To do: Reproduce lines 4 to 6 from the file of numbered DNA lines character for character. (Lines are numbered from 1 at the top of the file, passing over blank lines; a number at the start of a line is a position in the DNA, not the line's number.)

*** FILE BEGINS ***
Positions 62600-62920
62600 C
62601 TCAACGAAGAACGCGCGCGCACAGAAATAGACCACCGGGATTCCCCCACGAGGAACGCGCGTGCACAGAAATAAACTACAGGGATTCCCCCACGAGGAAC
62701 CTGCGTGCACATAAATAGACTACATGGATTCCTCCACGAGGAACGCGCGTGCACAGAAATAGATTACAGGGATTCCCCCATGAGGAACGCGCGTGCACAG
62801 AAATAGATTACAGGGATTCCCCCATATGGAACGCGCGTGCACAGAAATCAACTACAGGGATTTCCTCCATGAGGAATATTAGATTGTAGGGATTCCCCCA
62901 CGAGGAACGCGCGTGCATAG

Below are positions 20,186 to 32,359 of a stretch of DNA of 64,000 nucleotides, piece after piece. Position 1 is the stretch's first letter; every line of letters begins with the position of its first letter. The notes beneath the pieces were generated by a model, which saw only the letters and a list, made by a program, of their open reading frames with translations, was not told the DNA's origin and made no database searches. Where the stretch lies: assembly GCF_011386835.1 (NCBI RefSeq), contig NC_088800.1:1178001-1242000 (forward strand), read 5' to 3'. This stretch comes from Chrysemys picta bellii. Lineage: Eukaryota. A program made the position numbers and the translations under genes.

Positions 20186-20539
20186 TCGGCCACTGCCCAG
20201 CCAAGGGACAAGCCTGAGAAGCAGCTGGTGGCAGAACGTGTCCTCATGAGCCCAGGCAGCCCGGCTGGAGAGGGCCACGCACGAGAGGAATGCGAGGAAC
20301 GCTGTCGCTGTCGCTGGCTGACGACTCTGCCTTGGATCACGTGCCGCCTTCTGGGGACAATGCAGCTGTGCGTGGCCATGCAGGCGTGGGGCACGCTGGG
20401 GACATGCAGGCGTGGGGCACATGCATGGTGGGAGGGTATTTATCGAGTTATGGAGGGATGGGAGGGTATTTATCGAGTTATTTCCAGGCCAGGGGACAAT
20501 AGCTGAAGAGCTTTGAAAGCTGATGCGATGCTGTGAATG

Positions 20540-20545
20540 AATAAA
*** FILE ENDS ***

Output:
62701 CTGCGTGCACATAAATAGACTACATGGATTCCTCCACGAGGAACGCGCGTGCACAGAAATAGATTACAGGGATTCCCCCATGAGGAACGCGCGTGCACAG
62801 AAATAGATTACAGGGATTCCCCCATATGGAACGCGCGTGCACAGAAATCAACTACAGGGATTTCCTCCATGAGGAATATTAGATTGTAGGGATTCCCCCA
62901 CGAGGAACGCGCGTGCATAG